I blame Shakira

The Héroes del Silencio album on my iPod has getting some heavy airplay in my home the past two weeks. During a mental health break at work I was snooping around on Amazon.com, trying to find some music to help alleviate the onset of my current state of ennui when I saw their new (to me) CD. My iPod and perhaps my own musical tastes seem stuck in the 90’s, when I first discovered the genre of music that I now can’t live without: rock en Español.

Growing up, the only approved music was either Southern Gospel music groups that consisted of suited-up white males or select classical pieces. Bach was loved, but Tchaikovsky was hated – Mom had read somewhere that he was gay, so no Nutcracker suite for me. I had to sneak in the album into my collection like most kids sneak in pot. The music from Mom’s homeland, Colombia – vallenato, cumbia and salsa, were also off-limits. I was a sophomore in college before being exposed to my musical heritage.

Slowly I was able to incorporate movie soundtracks in, claiming them as “modern classical music” and Christian contemporary music (CCM) as a holy alternative to the Nirvana that I really wanted to listen to. The soundtracks were met without any argument, but you could see Mom twitching every time she heard me listening to Michael W. Smith. In her mind it was only a matter of time before I  punked out and started crowd-surfing. Slippery slopes, you know?

For a while the musical substitutes worked. I could tell the production differences between CCM and the real rock music I heard as Rush Limbaugh’s bumper music. I took what I could get and it worked, until my freshman year at college.

Pensacola Christian College had a stricter music policy than Mom. Choral ensemble music was the sole approved music. My beloved “Last of the Mohicans” soundtrack and various classical CDs were confiscated and held until the end of the term. It was my own fault for submitting the music for “review” and thinking that they would pass. I soon learned to keep my CDs in a locked box since the room inspectors couldn’t open that.  After a year of listening to “Just a Closer Walk to Thee” in four-part harmony, I was ready for the musical revolution that was about to begin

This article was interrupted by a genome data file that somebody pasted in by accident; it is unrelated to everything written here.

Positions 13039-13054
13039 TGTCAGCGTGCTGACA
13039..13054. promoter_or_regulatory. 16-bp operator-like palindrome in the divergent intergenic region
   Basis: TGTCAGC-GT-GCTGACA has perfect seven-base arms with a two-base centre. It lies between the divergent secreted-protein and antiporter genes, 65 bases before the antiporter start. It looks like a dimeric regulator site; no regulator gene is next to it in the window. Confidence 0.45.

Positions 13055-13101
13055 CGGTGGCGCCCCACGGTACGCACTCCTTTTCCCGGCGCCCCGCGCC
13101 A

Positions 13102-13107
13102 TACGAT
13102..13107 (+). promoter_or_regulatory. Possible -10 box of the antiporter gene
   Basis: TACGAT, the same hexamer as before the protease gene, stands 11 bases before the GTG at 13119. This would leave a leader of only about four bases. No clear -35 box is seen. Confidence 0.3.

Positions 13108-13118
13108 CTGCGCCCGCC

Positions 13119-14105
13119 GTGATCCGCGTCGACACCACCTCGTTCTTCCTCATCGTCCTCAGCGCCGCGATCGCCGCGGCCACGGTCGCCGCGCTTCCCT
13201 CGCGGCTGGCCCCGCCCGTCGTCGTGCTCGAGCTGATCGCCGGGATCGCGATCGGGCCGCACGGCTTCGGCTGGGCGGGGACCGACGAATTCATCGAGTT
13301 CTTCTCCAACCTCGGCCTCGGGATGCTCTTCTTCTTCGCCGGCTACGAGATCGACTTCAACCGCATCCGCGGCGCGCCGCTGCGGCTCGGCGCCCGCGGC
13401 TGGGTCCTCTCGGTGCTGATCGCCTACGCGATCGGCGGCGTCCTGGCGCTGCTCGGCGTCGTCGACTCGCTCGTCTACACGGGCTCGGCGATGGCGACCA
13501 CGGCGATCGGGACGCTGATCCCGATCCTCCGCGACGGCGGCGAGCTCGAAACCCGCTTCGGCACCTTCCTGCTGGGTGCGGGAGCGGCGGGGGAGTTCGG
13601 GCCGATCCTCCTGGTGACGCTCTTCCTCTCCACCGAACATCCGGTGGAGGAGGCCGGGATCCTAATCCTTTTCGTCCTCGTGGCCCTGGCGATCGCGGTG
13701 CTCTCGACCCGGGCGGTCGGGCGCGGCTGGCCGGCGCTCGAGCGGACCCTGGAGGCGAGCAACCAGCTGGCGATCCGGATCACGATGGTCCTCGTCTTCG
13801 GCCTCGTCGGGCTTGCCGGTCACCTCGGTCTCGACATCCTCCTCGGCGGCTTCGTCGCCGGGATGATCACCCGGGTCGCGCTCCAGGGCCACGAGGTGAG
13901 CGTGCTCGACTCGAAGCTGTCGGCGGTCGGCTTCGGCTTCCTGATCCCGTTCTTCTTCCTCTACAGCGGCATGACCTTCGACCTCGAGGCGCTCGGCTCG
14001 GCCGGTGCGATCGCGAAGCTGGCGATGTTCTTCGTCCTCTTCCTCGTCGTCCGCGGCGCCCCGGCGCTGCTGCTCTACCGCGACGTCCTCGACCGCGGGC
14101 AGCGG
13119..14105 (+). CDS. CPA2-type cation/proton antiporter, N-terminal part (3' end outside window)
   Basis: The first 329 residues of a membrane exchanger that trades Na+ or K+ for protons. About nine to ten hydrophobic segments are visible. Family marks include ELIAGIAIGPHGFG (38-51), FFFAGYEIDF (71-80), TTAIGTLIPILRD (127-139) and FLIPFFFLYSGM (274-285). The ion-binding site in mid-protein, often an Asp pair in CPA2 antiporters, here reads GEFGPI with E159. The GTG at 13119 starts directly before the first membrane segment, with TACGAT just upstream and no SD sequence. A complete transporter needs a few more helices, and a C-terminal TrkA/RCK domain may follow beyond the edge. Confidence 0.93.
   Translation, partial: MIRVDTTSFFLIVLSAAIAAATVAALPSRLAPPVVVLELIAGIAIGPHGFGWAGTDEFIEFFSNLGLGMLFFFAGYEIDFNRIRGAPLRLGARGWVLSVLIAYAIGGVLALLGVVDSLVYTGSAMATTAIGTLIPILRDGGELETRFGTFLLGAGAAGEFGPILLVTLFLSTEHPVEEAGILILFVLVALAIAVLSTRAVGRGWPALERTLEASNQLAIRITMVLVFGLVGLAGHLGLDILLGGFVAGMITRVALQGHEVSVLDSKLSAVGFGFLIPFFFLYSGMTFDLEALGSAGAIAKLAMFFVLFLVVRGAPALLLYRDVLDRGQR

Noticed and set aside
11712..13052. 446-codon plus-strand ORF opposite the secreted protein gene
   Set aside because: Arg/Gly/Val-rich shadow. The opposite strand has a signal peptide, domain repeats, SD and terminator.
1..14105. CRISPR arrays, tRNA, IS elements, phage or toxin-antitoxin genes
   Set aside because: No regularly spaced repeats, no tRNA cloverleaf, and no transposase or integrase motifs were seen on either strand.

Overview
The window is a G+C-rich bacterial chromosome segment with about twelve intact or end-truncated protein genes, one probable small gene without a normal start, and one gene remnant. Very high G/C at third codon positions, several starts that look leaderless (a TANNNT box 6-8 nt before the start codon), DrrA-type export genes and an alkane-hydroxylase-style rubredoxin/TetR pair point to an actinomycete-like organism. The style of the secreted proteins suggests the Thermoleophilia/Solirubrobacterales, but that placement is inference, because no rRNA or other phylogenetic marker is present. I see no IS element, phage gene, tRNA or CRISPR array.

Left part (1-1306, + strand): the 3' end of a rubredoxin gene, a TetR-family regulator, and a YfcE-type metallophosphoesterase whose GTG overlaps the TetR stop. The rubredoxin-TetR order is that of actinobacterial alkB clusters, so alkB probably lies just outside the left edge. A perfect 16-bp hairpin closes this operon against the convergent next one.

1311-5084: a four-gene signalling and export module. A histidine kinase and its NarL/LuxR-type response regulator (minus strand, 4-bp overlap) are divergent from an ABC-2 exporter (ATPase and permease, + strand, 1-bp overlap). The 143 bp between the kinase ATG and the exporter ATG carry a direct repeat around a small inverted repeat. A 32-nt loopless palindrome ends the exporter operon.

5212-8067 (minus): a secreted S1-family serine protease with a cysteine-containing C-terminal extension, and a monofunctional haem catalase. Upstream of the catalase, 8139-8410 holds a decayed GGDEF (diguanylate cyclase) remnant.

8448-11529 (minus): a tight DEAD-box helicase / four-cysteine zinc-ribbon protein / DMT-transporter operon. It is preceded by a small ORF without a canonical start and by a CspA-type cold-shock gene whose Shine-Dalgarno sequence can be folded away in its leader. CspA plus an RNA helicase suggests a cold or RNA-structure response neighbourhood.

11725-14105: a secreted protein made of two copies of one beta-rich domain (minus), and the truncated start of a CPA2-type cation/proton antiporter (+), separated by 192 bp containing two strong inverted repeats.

After transferring to the oh-so-liberal LU  and aligning myself with the Spanish clubs on campus, I began to hear not only salsa and cumbia, but actual rock songs in Spanish.

Maná, was the first rocker group I heard. I thought they sounded slightly drunk, but drunken rock beat somber, spirit-filled music any day. Then the fateful day came when a fellow Colombian (the Unnamed One to be exact) gave me a copy of Donde Están Los Ladrones? by Shakira.  My world was changed.

Something in the music reached out and grabbed me. I don’t know if it was the familiar accent in Shakira’s voice, the exotic music arrangements, the lyrics whose meaning were beyond my intermediate Spanish knowledge and therefore were intriguing, but I was hooked. My CCM collection slowly moved from the top of the dresser to a plastic bin under my bed.  I started borrowing all the Spanish rock CDs I could, making cassette tapes before investing in a CD burner.

Once I moved to DC, I found a bar that played Spanish rock and expanded my music beyond that of the Colombian influences of Shakira, Juanes, Los Aterciopelados and Carlos Vives. Soon Mexico, Chile, Argentina, and Spain were all fighting for equal billing in my CD player and that was just the rock music. The lyrics still mystified, but sound kept drawing me in. The majority of these musicians come from countries that were either under dictatorships, have recently emerged from such or, in Colombia’s case, the country is in a lot of pain and this raw emotion is evident on every track.

This makes the music a little more valuable to me: these artists had to work hard to get their music out, in some cases fighting for survival. That’s not something that can easily be found with American rock music.

The newer Spanish rock isn’t the same as the rock of the 90’s. Reggaeton is now the musical powerhouse in the Latin world, with new bands trying to capitalize on the success that Shakira and Juanes have in more mainstream areas. Perhaps I am in a musical bubble and lacking the proper guide to help me.

Now I can only find “my” music in my home. The bar has long since changed hands, the Spanish friends are scattered around the world and local Spanish radio station plays mostly reggaeton. The Sunday morning “Gira de Rock” show is long gone. Even Shakira’s music has changed. ( you really don’t want me to get started on that or her blond hair)

So I hit replay on my CD player and revel in the sensual sounds of Opio by Héroes del Silencio. I may be stuck, but at least it sounds good here.  And goddamn, Enrique Bunbury looks good in leather pants.


~ by pithycomments on September 24, 2009.

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